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Monthly Archive for May, 2012

Chernorudsky Brick Wall

My grandfather had a sister, Clara Chernorudskaya. She married a man named Getsi Finkelstein in Zhitomir (now in Ukraine), who owned a toy store. They had a son named Aron. She and Getsi divorced, and Getsi remarried. This is a 1926 picture of Getsi with the children from his second marriage. Clara emigrated to Chicago, […]

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Before emigrating to Chicago, my great-grandfather, Naftula Pekler, lived in Zhitomir, a large town that is now in Ukraine. But he earned his living on the road – he was a traveling salesman for the Singer Sewing Machine Company in the early 20th century. Yes, Singer established a branch of the company in the Russian […]

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The 1920 Census Mystery

Genealogists always talk about brick walls, that one family member who is not to be found where you think they ought to be. My brick wall consists of my paternal grandparents, Jack and Sophie Neff. I know they got married in 1917, because I have their marriage certificate. Because of the United States federal census, […]

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I’ve spent the last few hours roaming the screens of a Russian-language genealogy website, the name of which translates to Jewish Roots: http://www.forum.j-roots.info/index.php The site is jam-packed with conversations among Russian-speaking genealogists about their family names, geographic locations, and ways to find out more about it all. My Russian is rusty, but I read well […]

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Grandma Sophie Immigrates to America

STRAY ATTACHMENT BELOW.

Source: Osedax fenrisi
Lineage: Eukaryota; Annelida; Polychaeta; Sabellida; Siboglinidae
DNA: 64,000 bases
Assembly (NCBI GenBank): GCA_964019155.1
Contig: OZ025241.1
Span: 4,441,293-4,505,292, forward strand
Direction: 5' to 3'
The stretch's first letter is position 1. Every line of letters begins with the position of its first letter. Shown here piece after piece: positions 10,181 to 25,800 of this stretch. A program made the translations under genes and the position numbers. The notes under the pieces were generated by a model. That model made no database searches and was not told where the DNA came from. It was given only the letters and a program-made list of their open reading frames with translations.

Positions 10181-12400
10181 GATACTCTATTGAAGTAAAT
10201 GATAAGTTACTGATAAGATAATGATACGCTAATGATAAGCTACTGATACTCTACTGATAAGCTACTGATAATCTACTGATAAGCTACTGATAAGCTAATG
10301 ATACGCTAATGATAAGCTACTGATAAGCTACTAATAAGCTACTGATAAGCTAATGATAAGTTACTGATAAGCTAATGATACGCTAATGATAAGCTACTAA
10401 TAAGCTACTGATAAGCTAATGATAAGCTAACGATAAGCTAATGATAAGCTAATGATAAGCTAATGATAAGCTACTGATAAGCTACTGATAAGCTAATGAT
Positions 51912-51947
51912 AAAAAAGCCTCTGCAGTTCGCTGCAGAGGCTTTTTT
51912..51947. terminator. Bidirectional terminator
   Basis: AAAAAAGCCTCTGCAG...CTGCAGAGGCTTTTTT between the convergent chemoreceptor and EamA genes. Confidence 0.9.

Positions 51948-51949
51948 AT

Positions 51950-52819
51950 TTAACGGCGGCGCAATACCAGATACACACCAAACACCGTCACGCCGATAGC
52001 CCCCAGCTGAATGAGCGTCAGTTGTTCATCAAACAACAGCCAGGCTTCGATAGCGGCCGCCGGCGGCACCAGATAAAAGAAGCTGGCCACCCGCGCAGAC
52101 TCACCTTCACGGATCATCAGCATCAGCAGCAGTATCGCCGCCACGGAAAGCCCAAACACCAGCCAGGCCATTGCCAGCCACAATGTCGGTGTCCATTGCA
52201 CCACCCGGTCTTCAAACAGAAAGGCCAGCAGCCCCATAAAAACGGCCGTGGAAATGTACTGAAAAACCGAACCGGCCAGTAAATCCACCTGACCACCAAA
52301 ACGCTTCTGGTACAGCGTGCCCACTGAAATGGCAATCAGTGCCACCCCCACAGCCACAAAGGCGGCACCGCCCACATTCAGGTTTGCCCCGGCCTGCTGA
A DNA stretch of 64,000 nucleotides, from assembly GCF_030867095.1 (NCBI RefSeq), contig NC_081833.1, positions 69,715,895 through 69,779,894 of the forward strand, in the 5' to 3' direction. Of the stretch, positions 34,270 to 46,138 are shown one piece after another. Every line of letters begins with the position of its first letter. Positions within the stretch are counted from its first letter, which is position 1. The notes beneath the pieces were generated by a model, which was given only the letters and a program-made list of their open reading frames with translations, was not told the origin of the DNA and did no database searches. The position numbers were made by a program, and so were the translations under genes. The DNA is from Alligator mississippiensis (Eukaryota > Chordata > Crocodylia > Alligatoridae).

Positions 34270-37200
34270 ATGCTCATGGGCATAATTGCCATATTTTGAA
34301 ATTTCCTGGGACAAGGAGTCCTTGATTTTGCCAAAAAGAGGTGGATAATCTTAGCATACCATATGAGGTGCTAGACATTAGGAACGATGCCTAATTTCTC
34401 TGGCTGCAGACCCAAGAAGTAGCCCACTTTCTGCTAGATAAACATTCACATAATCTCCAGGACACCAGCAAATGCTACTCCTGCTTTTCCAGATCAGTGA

My grandmother, Sophia Klebanskaya, was 17 when she left Volkovysk for the United States in 1912. Volkovysk was in the Polish part of the Russian Empire then, but it’s in Belarus now. She planned to live with her sister, Jeanette, in Chicago. I did two oral history interviews with my grandmother before she died in […]

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My Grandpa, the Union Organizer

In 2008, I hit genealogical pay dirt at the Chicago History Museum and Archives. Their holdings included boxes of material from the Amalgamated Clothing Workers union, for which my grandfather, Benjamin Chernorudsky (aka Ben Share), had been an organizer back in the 1920s. One box contained an old fashioned telephone directory, about 4” by 8” […]

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A New Newlander

Our cousin Margie Goodman told me that my great-grandfather, Isaac Kishinevsky, had 2 brothers who were also cigar makers and who immigrated to Chicago before he did: Morris and Louis, both of whom changed their last names to Newlander. What I didn’t know until recently was that there was another brother as well. Samuel Kishinevsky […]

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The Pekler Daughters

This photo has always fascinated me, perhaps because of the odd angle at which it was framed. This is a formal shot of four Pekler sisters – Esther, Raya, Bertha, and Tanya. All four are wearing corsages with two flowers, either pinned or held in place on a chain. The fashion plate on the far […]

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Gitlya Getselevna Klebanskaya, aka Jeanette Klebansky, was the prettiest girl in Slonim, Poland in 1900. She was also pretty smart. In 1900, only 807 dentists practicing in the United States were women. No similar statistics are available for the former Russian Empire, where my grandmother Sophie and her sister were born. But on April 10, […]

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The Amalgamated

My grandpa Benjamin Chernorudsky (aka Share) was an organizer for the Amalgamated Clothing Workers Union in the 1920s. According to family stories, grandpa was on the negotiating team for the first 40 hour work week for tailors and cutters in Chicago – back then, a 6-day 48 hour week was standard. While visiting the Chicago […]

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